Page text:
If you grew up writing, whether you were forced to by teachers or wanted to as a creative outlet, you probably have at least a basic understanding of how to punctuate any written communication. But then, maybe you’ve forgotten. Or you read something that makes you question everything you ever thought you knew. I’m here to reassure you–you can read these guidelines and say, “Yes! I knew that already!” Or you can say, “Oh, that’s what I thought but it’s good to know for sure.” Or you might say, “I never knew that. Good thing April clarified it for me.” Whatever your responses, I hope these are helpful.
Commas, Dashes and Semicolons
Using commas—seems straightforward, doesn’t it? And for the most part I see them used correctly. However there are a couple of instances where I see consistent misuse: using only one comma to set off a parenthetical sort of phrase (if you could reasonably use parentheses instead, there should be one at each end of that phrase) or ‘comma splicing’, which means joining two independent clauses with a comma (sometimes it’s okay; more often it isn’t).
Here’s where dashes* and semicolons come in—they’re a great way to join splices without using a humdrum period. If you simply want to join the sentences, use a semicolon; if you really want to give the second bit some emphasis, the dash is your friend. Dashes and semicolons are a great way to add subtle flair to your writing. When used strategically, they underscore the meaning of your text with (seemingly) little effort. Your reader will know exactly how to read/hear dialogue or narrative because you led them there with your delivery.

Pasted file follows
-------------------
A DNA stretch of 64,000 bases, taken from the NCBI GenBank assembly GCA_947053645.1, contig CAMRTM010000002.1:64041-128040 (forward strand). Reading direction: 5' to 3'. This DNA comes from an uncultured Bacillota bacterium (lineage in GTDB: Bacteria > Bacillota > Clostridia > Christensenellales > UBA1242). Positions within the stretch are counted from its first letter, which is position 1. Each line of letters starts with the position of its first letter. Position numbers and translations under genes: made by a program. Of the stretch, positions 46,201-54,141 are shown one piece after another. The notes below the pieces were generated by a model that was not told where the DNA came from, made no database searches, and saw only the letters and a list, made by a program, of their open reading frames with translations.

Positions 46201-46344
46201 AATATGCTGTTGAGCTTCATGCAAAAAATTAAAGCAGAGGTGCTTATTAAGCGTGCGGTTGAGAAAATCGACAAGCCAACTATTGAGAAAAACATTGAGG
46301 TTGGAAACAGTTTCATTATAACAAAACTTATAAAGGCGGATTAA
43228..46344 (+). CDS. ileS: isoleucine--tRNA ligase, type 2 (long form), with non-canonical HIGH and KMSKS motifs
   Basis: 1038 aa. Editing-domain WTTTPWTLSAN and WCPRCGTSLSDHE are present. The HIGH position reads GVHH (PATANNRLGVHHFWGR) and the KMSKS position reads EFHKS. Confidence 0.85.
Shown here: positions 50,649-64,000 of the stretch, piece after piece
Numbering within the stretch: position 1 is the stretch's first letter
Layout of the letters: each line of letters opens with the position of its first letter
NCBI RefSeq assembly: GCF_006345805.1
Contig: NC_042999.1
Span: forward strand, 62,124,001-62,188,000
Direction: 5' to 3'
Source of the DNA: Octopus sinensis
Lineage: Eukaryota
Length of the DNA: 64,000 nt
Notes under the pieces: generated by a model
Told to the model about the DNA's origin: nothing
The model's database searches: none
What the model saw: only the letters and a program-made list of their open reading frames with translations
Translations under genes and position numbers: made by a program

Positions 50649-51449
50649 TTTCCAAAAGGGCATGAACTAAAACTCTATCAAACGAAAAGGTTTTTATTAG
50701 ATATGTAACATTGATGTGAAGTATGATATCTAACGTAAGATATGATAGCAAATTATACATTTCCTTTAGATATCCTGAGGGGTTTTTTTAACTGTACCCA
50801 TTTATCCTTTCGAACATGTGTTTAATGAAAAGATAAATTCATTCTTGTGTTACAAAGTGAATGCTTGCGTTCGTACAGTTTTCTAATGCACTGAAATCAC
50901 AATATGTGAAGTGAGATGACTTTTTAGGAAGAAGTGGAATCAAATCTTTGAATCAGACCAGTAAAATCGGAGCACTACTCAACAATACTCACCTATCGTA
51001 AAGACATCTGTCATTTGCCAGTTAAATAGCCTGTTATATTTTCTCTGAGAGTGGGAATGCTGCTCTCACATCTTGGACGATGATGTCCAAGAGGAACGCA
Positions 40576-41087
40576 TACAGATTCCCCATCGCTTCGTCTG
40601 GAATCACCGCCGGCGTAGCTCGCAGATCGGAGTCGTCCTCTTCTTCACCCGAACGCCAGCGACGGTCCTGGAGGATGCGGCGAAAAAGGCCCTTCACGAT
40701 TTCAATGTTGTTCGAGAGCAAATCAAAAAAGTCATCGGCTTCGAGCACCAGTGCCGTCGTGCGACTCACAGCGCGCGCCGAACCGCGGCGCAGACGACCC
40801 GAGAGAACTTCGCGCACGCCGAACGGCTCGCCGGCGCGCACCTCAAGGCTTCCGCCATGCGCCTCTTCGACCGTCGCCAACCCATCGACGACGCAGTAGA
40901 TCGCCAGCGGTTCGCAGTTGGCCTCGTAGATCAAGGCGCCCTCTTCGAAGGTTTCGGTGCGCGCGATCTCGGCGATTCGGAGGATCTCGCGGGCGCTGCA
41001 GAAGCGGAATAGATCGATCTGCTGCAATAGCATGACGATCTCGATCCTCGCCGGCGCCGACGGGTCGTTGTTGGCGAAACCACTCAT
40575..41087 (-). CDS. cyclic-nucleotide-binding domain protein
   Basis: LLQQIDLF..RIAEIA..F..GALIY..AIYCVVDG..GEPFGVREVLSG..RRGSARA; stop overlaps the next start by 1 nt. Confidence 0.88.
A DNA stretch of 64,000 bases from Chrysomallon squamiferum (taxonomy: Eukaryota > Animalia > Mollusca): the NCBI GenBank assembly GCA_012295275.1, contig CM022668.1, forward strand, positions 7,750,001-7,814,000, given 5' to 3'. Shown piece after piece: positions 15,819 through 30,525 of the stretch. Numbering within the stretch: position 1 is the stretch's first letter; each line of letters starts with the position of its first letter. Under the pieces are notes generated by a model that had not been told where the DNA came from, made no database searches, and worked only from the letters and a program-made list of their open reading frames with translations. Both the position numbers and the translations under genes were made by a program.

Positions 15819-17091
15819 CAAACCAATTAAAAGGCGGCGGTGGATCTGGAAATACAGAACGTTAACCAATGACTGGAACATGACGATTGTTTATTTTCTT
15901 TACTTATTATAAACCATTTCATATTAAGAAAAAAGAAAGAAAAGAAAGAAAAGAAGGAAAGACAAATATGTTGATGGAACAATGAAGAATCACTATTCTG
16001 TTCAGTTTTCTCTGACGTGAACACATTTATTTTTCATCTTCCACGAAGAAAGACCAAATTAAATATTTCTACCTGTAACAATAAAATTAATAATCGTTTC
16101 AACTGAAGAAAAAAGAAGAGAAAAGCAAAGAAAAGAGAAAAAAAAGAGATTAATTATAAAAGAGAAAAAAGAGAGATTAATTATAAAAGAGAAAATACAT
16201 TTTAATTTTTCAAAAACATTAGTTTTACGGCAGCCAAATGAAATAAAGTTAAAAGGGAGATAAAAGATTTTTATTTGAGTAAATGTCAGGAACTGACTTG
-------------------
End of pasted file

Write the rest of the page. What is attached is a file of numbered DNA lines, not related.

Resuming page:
Not sure how to put that into practice? Read your work aloud. Pay attention to where you naturally pause, or break, or where you rush on. A pause might be a comma or a semicolon. A break—depending on the sentence—could be a period or a dash. If you rush from one idea to the next you may want a steady flow of words to convey the run-on nature of your, or your character’s, thoughts while using the comma, strategically of course, to string your phrases (and sentences) together.
Have fun with punctuation! Next time you sit down to write, make it a goal to use a mark you normally shy away from. The beauty of it is you can always edit your work (or have someone do it for you). No one—probably—will die because you used a comma instead of a semicolon or period and, more likely, you’ll learn from experience how you best like to use the whole gamut of our marks.
*by dash, I mean an em-dash, which is the one most often used in narrative fiction. I’ll save the others for another time.